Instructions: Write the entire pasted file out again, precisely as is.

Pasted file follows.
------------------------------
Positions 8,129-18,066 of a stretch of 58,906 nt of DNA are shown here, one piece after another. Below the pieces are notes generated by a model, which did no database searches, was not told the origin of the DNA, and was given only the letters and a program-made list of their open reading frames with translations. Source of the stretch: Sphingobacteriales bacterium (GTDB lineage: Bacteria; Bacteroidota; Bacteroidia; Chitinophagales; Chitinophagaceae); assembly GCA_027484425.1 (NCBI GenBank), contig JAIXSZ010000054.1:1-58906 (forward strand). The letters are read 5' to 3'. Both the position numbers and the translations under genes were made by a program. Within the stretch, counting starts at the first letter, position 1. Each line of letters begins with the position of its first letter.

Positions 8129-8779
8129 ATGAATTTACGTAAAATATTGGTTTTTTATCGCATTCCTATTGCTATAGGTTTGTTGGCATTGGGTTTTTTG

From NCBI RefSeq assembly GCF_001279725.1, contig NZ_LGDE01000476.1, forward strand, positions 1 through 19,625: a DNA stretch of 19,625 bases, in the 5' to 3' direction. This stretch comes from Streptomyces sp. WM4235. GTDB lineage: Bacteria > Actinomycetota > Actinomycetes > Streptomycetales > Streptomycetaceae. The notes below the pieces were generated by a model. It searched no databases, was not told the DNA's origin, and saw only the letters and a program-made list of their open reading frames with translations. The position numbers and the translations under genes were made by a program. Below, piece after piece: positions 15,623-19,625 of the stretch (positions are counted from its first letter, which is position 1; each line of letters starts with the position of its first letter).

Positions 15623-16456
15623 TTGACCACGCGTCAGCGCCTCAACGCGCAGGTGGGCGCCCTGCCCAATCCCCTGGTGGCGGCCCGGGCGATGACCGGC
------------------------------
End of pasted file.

Positions 8,129-18,066 of a stretch of 58,906 nt of DNA are shown here, one piece after another. Below the pieces are notes generated by a model, which did no database searches, was not told the origin of the DNA, and was given only the letters and a program-made list of their open reading frames with translations. Source of the stretch: Sphingobacteriales bacterium (GTDB lineage: Bacteria; Bacteroidota; Bacteroidia; Chitinophagales; Chitinophagaceae); assembly GCA_027484425.1 (NCBI GenBank), contig JAIXSZ010000054.1:1-58906 (forward strand). The letters are read 5' to 3'. Both the position numbers and the translations under genes were made by a program. Within the stretch, counting starts at the first letter, position 1. Each line of letters begins with the position of its first letter.

Positions 8129-8779
8129 ATGAATTTACGTAAAATATTGGTTTTTTATCGCATTCCTATTGCTATAGGTTTGTTGGCATTGGGTTTTTTG

From NCBI RefSeq assembly GCF_001279725.1, contig NZ_LGDE01000476.1, forward strand, positions 1 through 19,625: a DNA stretch of 19,625 bases, in the 5' to 3' direction. This stretch comes from Streptomyces sp. WM4235. GTDB lineage: Bacteria > Actinomycetota > Actinomycetes > Streptomycetales > Streptomycetaceae. The notes below the pieces were generated by a model. It searched no databases, was not told the DNA's origin, and saw only the letters and a program-made list of their open reading frames with translations. The position numbers and the translations under genes were made by a program. Below, piece after piece: positions 15,623-19,625 of the stretch (positions are counted from its first letter, which is position 1; each line of letters starts with the position of its first letter).

Positions 15623-16456
15623 TTGACCACGCGTCAGCGCCTCAACGCGCAGGTGGGCGCCCTGCCCAATCCCCTGGTGGCGGCCCGGGCGATGACCGGC